This doesn’t mean you shouldn’t tag the price of each item in your menu, but listing the cost of each dish on one side of the page will likely lead customers to order based on costs. People will be more conscious about how much they are spending and how much they could be saving if they choose one dish over the other. It doesn’t do good business, and it does force customers to believe that your offers are pricier than your competitors. Avoid adding currency signs as well. This will only remind a customer of an item’s value, discouraging them from adding anything more to the tab.

2. Don’t make it hard to read. 

Be wary of reading patterns and see how they apply to your menu design. The average time people spend on a menu is 109 seconds, which is enough to deliver your elevator pitch and make a lasting impression. One major element that matters in good menu design is typography. The fonts you choose for your text must be clear and easy to read. Steer clear of creative fonts that look good on print but are challenging to read from a glance. It’s also wise to keep your descriptions short and specific to persuade a customer in as few words as possible.

3. Don’t put too many items. 

One of the biggest mistakes that restaurant owners do is try to expand their menu in hopes of appealing to a broader audience. It’s a bad idea for several reasons. For one, not everybody has the time to flip through a ten-page menu card. Not only will it frustrate your customers, but it will also lengthen their ordering time. Customers will feel compelled to settle with a dish they aren’t too sure about as opposed to an item they actually like. It’s a dining experience that is bound to bring more negatives than positives to your business.

4. Don’t use unprofessional graphics.

Never settle for poor graphics. You might not have the budget to invest in a professionally designed menu card, but that doesn’t give you an excuse to use clip arts and other unprofessional graphics that may damage the integrity of your menu. You don’t need to spend a fortune to produce a high-quality menu design, as you could quickly turn something dull and boring into a marketing masterpiece with the help of the right skills. Mess around with different design techniques and study what your competitors are doing. Sparing a couple of minutes of your day to learn the tricks of visual marketing is bound to generate favorable results along the way.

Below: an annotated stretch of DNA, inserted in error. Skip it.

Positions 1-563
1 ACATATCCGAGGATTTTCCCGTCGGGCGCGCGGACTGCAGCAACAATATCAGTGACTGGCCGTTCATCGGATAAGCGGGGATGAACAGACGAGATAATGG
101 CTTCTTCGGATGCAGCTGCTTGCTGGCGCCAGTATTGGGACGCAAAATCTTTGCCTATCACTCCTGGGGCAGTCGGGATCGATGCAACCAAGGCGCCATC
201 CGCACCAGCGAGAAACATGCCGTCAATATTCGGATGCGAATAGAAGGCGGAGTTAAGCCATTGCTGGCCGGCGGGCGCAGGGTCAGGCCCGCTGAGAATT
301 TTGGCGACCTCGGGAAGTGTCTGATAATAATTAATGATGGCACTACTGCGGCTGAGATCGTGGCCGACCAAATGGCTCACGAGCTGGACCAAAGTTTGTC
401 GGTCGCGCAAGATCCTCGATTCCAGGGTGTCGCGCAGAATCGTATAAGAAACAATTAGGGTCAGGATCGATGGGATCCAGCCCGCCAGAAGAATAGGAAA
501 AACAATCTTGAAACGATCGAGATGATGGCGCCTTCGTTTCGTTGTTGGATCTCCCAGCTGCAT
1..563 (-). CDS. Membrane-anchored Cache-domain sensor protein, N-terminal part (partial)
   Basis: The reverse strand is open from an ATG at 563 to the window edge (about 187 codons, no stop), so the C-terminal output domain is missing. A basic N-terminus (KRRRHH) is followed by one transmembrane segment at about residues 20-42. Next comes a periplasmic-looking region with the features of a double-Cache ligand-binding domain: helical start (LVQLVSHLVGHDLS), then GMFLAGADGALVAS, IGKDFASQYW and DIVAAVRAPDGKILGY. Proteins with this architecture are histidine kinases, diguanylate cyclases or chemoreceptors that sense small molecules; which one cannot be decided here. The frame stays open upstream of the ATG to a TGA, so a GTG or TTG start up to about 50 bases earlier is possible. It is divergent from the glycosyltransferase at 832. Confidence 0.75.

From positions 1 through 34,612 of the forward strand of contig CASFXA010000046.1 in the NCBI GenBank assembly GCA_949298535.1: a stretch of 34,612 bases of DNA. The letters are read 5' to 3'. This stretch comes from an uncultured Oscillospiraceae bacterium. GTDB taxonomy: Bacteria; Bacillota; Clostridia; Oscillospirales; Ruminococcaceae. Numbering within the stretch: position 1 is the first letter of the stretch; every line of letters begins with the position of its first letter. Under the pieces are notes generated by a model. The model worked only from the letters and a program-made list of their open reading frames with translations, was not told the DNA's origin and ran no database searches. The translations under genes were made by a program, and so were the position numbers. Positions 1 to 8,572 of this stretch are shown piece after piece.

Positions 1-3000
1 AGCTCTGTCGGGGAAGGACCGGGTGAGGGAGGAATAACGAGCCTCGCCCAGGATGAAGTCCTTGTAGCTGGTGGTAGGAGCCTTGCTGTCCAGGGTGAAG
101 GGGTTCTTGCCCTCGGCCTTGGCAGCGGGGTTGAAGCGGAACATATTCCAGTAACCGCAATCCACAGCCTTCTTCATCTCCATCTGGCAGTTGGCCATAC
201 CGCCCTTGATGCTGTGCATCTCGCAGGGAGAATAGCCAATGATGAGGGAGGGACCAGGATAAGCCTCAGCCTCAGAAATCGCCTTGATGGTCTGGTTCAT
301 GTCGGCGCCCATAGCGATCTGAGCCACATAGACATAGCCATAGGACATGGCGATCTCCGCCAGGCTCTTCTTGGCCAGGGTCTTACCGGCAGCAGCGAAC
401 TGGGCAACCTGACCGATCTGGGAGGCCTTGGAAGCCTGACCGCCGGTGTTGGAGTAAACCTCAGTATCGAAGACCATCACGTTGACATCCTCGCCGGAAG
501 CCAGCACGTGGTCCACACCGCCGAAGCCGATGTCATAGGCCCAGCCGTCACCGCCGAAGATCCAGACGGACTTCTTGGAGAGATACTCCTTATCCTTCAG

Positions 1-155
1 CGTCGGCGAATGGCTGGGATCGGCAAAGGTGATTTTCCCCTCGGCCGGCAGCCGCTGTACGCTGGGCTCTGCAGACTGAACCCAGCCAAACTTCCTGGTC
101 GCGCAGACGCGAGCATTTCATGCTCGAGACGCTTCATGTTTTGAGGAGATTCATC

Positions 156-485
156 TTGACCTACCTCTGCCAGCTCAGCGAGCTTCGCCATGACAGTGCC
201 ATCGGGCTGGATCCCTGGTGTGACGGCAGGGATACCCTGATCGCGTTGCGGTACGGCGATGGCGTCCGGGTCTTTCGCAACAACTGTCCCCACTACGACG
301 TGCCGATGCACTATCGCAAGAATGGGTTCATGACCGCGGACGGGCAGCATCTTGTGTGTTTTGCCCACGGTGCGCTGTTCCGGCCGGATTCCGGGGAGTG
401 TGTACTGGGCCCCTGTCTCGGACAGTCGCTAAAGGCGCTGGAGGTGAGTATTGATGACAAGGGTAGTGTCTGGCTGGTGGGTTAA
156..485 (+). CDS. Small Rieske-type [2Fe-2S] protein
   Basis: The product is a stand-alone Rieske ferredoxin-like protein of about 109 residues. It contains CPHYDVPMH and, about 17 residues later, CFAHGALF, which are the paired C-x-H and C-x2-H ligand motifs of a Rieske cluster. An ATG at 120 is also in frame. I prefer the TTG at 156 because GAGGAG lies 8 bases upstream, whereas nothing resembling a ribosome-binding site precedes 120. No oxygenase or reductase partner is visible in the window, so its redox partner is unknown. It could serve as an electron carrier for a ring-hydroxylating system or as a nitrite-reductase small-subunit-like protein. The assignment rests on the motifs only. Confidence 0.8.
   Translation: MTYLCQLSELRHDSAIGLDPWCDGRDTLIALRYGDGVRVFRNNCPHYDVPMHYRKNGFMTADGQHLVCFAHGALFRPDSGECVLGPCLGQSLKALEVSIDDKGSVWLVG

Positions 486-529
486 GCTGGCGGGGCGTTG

5. Don’t do it alone. 

If you think you can do better with your restaurant menu, seek the assistance of a professional. You can hire a consultant to look it over and make considerable suggestions. You can even have your friends, colleagues, or anyone trustworthy to offer you honest feedback on your latest creation. Sometimes, a few simple changes could mean the difference between an ordinary menu design and a profitable one.

Designing a restaurant menu is not a walk in the park. There’s more to the process than merely adding photos and descriptions into a list of offered items. Chances are you already have an exciting story to your name that you want your market to embrace. Your menu should translate this story in print to attract attention, reinforce your brand, and sell your restaurant’s most valuable goods.